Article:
Half a century ago, two starlets of economics argued that whether companies funded themselves with debt or equity was irrelevant. One legacy of that insight is becoming clearer in the wreckage of corporate failures mounting in the wake of the pandemic.
Franco Modigliani and Merton Miller both later won the Nobel Prize in economics, partly thanks to their groundbreaking work on what became known as the “M & M theorem”. Until then most companies had assumed that too much debt would affect the value of the firm, so their paper was a counterintuitive bombshell.
Their initial findings only held in a world without “frictions” — such as taxes, imperfect information and inefficient markets. But a later revisitation that incorporated the tax-deductibility enjoyed by interest payments showed that the value of an indebted company is actually higher than that of an unleveraged one. It eventually helped lay the intellectual groundwork for a dramatic erosion of corporate creditworthiness.
If the mix of funding is in practice irrelevant to the overall cost, why not leverage up and increase returns to shareholders that own the business, and, indirectly but no less importantly, corporate executives? Indeed, given that debt enjoys tax breaks in most countries, isn’t it almost irresponsible not to take advantage?
When interest rates began to fall globally in the 1980s, many companies did just that. That executive compensation is largely tied to earnings per share was an additional incentive for companies to leverage up.
Later on, other economists would give the corporate borrowing binge more academic legitimacy by arguing that debt was a potent tool to ensure corporate discipline and therefore increase economic dynamism. This gave rise to the idea of “efficient” balance sheets layered with debt, and immortalised by a memorable phrase written by two corporate finance specialists in 1988: “Equity is soft, debt hard. Equity is forgiving, debt insistent. Equity is a pillow, debt a sword.”
The result can be seen in the evolving distribution of corporate credit ratings. Four decades ago, Standard & Poor’s had given 65 companies around the world a spotless triple A rating, equal to almost 6 per cent of its total ratings. Another 679 companies enjoyed ratings in the A range.
Today there are only five — five! — companies with triple A ratings, out of nearly 5,000 companies. And under 14 per cent of all rated companies are in the A range.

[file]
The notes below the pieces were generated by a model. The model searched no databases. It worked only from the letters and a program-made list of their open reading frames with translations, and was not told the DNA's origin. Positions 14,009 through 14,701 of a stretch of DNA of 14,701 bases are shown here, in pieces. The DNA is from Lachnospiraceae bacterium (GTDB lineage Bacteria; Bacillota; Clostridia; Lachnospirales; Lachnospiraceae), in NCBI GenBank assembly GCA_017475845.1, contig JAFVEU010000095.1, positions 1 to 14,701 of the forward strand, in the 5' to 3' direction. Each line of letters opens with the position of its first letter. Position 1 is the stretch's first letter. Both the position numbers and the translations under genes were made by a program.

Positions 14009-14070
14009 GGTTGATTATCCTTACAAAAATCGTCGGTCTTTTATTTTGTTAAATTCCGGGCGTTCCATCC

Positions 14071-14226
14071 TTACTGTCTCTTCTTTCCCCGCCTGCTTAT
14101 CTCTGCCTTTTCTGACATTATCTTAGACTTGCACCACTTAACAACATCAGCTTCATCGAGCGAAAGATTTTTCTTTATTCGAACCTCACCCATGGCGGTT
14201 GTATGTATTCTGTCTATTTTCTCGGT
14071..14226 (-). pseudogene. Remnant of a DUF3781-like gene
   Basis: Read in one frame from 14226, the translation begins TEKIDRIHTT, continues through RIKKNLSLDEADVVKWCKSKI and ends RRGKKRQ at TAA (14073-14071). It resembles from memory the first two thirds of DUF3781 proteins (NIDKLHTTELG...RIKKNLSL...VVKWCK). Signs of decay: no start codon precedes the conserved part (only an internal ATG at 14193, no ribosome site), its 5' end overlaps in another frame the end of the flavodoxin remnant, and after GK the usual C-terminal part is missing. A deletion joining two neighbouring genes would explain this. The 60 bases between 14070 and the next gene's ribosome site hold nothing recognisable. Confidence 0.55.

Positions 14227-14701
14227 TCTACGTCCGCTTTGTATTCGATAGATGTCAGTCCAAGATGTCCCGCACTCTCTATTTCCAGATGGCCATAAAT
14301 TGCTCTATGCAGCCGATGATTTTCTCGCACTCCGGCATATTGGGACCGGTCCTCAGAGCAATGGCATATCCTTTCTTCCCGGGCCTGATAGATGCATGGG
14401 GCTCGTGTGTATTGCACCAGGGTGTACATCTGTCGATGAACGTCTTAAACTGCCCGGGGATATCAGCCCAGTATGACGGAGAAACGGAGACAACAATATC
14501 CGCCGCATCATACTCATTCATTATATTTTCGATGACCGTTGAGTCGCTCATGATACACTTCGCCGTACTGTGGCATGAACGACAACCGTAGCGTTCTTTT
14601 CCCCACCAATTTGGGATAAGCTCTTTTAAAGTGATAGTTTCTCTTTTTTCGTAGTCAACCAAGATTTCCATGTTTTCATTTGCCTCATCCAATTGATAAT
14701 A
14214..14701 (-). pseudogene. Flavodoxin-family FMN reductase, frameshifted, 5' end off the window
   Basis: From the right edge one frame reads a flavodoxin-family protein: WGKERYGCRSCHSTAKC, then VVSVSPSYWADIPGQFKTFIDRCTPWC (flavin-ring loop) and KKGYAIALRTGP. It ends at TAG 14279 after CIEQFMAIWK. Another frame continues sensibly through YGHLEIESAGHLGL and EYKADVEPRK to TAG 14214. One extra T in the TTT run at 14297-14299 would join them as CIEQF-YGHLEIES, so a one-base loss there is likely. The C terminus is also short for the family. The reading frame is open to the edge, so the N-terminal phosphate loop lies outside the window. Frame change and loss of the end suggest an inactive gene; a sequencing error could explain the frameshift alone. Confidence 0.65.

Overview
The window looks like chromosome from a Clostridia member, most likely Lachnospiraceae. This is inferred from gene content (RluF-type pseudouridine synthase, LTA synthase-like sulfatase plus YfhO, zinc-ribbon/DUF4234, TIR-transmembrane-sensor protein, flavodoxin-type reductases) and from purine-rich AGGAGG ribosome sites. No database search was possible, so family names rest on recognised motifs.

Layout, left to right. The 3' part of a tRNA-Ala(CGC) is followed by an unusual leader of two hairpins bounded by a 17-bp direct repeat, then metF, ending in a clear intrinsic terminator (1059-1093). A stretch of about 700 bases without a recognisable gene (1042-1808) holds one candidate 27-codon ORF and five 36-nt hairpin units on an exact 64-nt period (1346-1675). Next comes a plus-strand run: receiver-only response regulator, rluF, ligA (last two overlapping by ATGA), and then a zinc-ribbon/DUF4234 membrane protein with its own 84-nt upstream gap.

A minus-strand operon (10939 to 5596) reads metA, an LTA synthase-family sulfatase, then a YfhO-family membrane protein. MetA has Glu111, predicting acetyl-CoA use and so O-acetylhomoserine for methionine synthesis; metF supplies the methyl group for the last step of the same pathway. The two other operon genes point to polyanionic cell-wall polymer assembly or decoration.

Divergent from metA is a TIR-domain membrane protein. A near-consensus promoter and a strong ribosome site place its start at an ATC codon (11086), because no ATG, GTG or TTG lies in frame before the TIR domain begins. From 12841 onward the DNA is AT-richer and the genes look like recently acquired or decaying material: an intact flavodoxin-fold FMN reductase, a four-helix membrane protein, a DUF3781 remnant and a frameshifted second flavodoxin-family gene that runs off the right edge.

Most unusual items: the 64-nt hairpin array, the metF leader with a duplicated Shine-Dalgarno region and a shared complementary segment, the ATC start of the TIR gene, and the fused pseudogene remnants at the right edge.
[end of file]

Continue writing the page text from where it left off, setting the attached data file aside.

Once again, we can see the cost all around us with many corporate executives now rueing choosing the sword over the pillow. For sure, the Covid-19 pandemic was an extraordinary shock that could have threatened the solvency of even the sturdiest company. But the fact that so many companies around the world are far from sturdy is a major reason why governments and central banks had to go to eye-popping lengths to moderate a tidal wave of corporate bankruptcies.
Those efforts have largely been successful. Yet the cost has been gargantuan and the pain will still be frightful. Standard & Poor’s tallied 88 corporate bond defaults just in the second quarter of 2020, the highest since the peak of the financial crisis. Millions of smaller businesses have gone under.
While the overall toll is likely to be more moderate than that caused by the global financial crisis, we will be living with the legacy for years to come.
After 2008, there was a reckoning with banks and how they fund themselves. After 2020, there should be a similar overhaul for companies. The aim can obviously not be to immunise every company completely from every crisis — let alone one as abrupt, broad and deep as Covid-19. But a shift from efficient to resilient balance sheets would be a long-term boon to the health of the financial system and the global economy.
Ideally, this should happen in response to the signals already being sent by markets: The shares of companies with stronger balance sheets have this year massively outperformed those with weaker ones, according to Goldman Sachs data.
But if this proves a fleeting phenomenon — as is likely — then more countries should start taking a hard look at the tax advantages enjoyed by debt. Such a draconian move can only be done carefully, over a long period of time. But everyone would benefit from a world where companies once again aspire to be more creditworthy.
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